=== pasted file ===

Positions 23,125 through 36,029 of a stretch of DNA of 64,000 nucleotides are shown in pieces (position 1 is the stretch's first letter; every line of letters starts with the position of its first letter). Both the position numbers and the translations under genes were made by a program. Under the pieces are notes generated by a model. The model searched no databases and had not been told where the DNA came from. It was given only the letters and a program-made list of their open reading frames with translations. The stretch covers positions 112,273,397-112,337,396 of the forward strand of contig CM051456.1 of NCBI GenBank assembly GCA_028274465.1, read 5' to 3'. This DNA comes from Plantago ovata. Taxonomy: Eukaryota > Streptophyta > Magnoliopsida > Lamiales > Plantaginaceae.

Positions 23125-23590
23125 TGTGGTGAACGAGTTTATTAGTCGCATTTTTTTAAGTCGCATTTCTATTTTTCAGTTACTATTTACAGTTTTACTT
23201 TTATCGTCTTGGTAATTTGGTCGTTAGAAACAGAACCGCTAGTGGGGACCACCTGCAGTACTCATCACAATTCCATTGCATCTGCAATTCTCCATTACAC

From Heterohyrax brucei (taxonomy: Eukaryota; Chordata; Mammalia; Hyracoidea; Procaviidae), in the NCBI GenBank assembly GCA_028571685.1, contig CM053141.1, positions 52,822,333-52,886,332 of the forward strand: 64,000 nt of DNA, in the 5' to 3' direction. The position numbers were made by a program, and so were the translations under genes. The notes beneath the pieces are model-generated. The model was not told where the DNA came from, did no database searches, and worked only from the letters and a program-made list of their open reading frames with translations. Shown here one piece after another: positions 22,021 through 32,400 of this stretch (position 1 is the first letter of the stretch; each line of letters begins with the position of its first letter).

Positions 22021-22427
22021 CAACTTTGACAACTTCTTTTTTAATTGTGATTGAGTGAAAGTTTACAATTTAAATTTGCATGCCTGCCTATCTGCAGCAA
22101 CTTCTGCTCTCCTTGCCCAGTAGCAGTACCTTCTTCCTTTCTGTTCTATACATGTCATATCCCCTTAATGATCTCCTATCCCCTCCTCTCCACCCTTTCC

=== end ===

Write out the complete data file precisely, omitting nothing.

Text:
Positions 23,125 through 36,029 of a stretch of DNA of 64,000 nucleotides are shown in pieces (position 1 is the stretch's first letter; every line of letters starts with the position of its first letter). Both the position numbers and the translations under genes were made by a program. Under the pieces are notes generated by a model. The model searched no databases and had not been told where the DNA came from. It was given only the letters and a program-made list of their open reading frames with translations. The stretch covers positions 112,273,397-112,337,396 of the forward strand of contig CM051456.1 of NCBI GenBank assembly GCA_028274465.1, read 5' to 3'. This DNA comes from Plantago ovata. Taxonomy: Eukaryota > Streptophyta > Magnoliopsida > Lamiales > Plantaginaceae.

Positions 23125-23590
23125 TGTGGTGAACGAGTTTATTAGTCGCATTTTTTTAAGTCGCATTTCTATTTTTCAGTTACTATTTACAGTTTTACTT
23201 TTATCGTCTTGGTAATTTGGTCGTTAGAAACAGAACCGCTAGTGGGGACCACCTGCAGTACTCATCACAATTCCATTGCATCTGCAATTCTCCATTACAC

From Heterohyrax brucei (taxonomy: Eukaryota; Chordata; Mammalia; Hyracoidea; Procaviidae), in the NCBI GenBank assembly GCA_028571685.1, contig CM053141.1, positions 52,822,333-52,886,332 of the forward strand: 64,000 nt of DNA, in the 5' to 3' direction. The position numbers were made by a program, and so were the translations under genes. The notes beneath the pieces are model-generated. The model was not told where the DNA came from, did no database searches, and worked only from the letters and a program-made list of their open reading frames with translations. Shown here one piece after another: positions 22,021 through 32,400 of this stretch (position 1 is the first letter of the stretch; each line of letters begins with the position of its first letter).

Positions 22021-22427
22021 CAACTTTGACAACTTCTTTTTTAATTGTGATTGAGTGAAAGTTTACAATTTAAATTTGCATGCCTGCCTATCTGCAGCAA
22101 CTTCTGCTCTCCTTGCCCAGTAGCAGTACCTTCTTCCTTTCTGTTCTATACATGTCATATCCCCTTAATGATCTCCTATCCCCTCCTCTCCACCCTTTCC